Brock Hallett has pulled off a last-turn pass to win the South West Conveyancing Grand Annual Sprintcar Classic at Premier Speedway in Warrnambool, Victoria in the early hours of this morning.
The finish was one of the most thrilling in the event's history and a fitting full stop to the 50th anniversary edition of Australian speedway's showpiece event.
Hallett passed World of Outlaws sensation Sheldon Haudenschild just metres from the final line to snatch the victory and the record $50,000 to win cheque – the winning margin just 0.122 seconds.
Defending Classic Champion Lockie McHugh was third.
Hallett is named after Peter Brock and comes from a passionate motorsport family who were on hand to witness the victory – this now the crowning moment of their time in the sport.
He celebrated in style with a series of now customary Classic winning donuts for the heaving sellout Premier Speedway crowd, before performing a wing dance in front of “Mount Max” where he was covered in victory confetti.
“To pass the biggest fence ripper in the world on the last corner to win the Classic was awesome,” said Hallett.
“It was a full-send finish – that was the only way we had any hope to win it!
“I honestly can't believe it!
“To beat the likes of Sheldon and James McFadden – who are superstars of the sport in America – it just goes to show how big the result is.
“I'm so happy for Graham and Wendy who have built this team and have stuck by me for and to have this success – words just can't describe it.”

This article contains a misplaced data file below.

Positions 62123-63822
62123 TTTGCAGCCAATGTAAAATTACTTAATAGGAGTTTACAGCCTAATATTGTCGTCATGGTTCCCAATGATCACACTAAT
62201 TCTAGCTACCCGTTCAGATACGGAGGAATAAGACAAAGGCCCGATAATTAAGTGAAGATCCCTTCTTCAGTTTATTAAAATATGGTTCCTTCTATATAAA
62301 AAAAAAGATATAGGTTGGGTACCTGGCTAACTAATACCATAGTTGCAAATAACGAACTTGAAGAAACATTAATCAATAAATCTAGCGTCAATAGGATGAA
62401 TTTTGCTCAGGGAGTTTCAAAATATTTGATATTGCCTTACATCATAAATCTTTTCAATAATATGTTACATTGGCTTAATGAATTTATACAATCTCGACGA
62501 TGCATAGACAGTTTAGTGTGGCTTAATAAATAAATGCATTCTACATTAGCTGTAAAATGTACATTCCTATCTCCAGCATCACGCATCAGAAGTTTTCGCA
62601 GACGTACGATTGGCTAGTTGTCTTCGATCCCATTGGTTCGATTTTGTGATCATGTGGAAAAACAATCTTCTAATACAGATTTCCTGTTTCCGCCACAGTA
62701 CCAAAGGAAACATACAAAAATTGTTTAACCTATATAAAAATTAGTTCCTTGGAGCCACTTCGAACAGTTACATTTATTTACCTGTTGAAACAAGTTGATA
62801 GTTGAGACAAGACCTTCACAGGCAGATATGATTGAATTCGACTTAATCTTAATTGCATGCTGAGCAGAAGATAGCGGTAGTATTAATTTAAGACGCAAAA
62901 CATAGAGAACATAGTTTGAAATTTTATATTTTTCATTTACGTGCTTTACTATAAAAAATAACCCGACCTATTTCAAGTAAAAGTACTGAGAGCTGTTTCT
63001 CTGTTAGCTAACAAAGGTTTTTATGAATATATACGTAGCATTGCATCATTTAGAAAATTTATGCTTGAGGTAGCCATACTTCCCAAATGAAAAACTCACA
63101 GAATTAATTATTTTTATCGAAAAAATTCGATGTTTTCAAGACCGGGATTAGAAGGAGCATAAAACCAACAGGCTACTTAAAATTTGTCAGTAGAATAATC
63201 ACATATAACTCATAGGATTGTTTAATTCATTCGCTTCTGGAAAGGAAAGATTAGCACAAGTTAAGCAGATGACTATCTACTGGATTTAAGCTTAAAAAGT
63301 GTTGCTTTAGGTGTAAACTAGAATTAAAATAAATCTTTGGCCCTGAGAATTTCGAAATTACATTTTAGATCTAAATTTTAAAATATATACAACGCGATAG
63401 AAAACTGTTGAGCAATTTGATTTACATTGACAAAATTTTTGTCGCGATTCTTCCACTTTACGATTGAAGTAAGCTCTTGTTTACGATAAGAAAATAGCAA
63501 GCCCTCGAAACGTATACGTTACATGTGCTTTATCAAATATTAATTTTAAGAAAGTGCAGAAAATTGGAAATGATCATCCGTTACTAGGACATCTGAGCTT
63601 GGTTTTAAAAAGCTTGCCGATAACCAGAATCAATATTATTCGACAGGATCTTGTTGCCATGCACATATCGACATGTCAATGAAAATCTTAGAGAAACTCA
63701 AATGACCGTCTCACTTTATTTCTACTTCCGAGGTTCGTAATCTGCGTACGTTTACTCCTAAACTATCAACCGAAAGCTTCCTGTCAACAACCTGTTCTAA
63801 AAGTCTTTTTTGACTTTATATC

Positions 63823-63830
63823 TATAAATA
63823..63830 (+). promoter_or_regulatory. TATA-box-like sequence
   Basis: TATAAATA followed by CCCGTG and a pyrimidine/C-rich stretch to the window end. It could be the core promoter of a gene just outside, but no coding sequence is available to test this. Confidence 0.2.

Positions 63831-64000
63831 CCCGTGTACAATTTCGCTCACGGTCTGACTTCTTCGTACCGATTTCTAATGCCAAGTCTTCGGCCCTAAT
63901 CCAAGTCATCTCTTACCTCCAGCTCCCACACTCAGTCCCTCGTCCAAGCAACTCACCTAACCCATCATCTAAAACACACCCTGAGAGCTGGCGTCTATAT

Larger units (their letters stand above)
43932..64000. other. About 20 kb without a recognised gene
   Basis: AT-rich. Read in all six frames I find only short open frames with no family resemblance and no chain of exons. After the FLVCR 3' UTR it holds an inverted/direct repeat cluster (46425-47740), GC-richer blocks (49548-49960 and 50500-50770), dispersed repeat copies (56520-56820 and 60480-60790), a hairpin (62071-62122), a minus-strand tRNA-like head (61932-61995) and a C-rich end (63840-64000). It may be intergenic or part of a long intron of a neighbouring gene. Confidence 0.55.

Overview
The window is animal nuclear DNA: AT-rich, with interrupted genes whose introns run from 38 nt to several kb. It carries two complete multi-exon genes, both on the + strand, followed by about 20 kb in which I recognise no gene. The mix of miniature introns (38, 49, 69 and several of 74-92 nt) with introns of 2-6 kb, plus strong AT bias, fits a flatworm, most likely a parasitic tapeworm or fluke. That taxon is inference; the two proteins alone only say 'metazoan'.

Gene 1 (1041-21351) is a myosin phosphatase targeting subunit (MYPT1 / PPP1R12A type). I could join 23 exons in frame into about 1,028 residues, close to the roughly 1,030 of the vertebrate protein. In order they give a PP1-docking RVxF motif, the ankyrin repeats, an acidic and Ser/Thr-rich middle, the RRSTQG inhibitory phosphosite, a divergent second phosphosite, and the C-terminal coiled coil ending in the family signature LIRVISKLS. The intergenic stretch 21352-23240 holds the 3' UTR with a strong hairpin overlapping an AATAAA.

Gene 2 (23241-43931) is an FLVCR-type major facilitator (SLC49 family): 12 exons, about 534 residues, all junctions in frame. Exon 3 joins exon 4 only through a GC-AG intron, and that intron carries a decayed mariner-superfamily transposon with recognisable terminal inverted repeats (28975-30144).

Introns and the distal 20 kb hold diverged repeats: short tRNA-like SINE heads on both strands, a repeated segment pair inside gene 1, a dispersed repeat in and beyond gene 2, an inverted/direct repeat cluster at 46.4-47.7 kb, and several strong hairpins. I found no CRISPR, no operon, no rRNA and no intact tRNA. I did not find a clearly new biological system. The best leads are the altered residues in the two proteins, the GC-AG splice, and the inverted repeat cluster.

The team has been a labour of love for Queenslanders Graham and Wendy Erhart who have built the operation across the past year.
Graham has spent 48 years in the sport – either driving, sponsoring or now owning a team.
“It's a lifetime dream to win the Classic, Wendy and I are ecstatic – we just love the sport,” Graham Erhart told Speedcafe.com.
“This is a young team, we're really only seven months old, and to win this event – in its 50th year – it's really a dream!”
His wife Wendy has a simple philosophy about going racing – and that's for the team to enjoy the ride.
“This all comes together when you are having fun, and we're all having fun!,” said Wendy Erhart.
“There's been many years of hard work and surrounding yourself with a dedicated team have led to this win.”
Haudenshild returns to America this week for the 2023 World of Outlaws season after his maiden trip to tackle the Classic.
“I'm disappointed to finish second for sure, and to lose like that is tough,” he said.
“I knew Brock was there and I knew he wouldn't give up when I was leading, and he came back harder.
“But I'm still glad to be here on the podium in such a big race in the world, we'll definitely be back and try again.”
The finals proved bruising for many of the Classic's other visiting Americans – with Chase Randall, Cole Macedo and Brock Zearfoss all bringing out red flags for separate crashes.
Supercar star Cam Waters controversially qualified for the Classic final at the completion of the B-main, after Grant Anderson was disqualified after being deemed at fault for causing a crash after the race.
Waters was an early retirement in the final.
Earlier in the night Hodges Motorsport's James McFadden took the A-main which had been postponed from the previous night and picked up $10,000.
McFadden would start third in the classic final and led the early stages of the feature before clipping a wall and damaging his suspension.
Despite his damaged car he went on to finish fifth.
McFadden featured earlier in the night in a tribute to past Classic champions ahead of the 50th final – which featured the likes of Garry Rush, Max Dumesny, Garry Brazier, Kerry Madsen, Trevor Green and the retiring Corey McCullagh.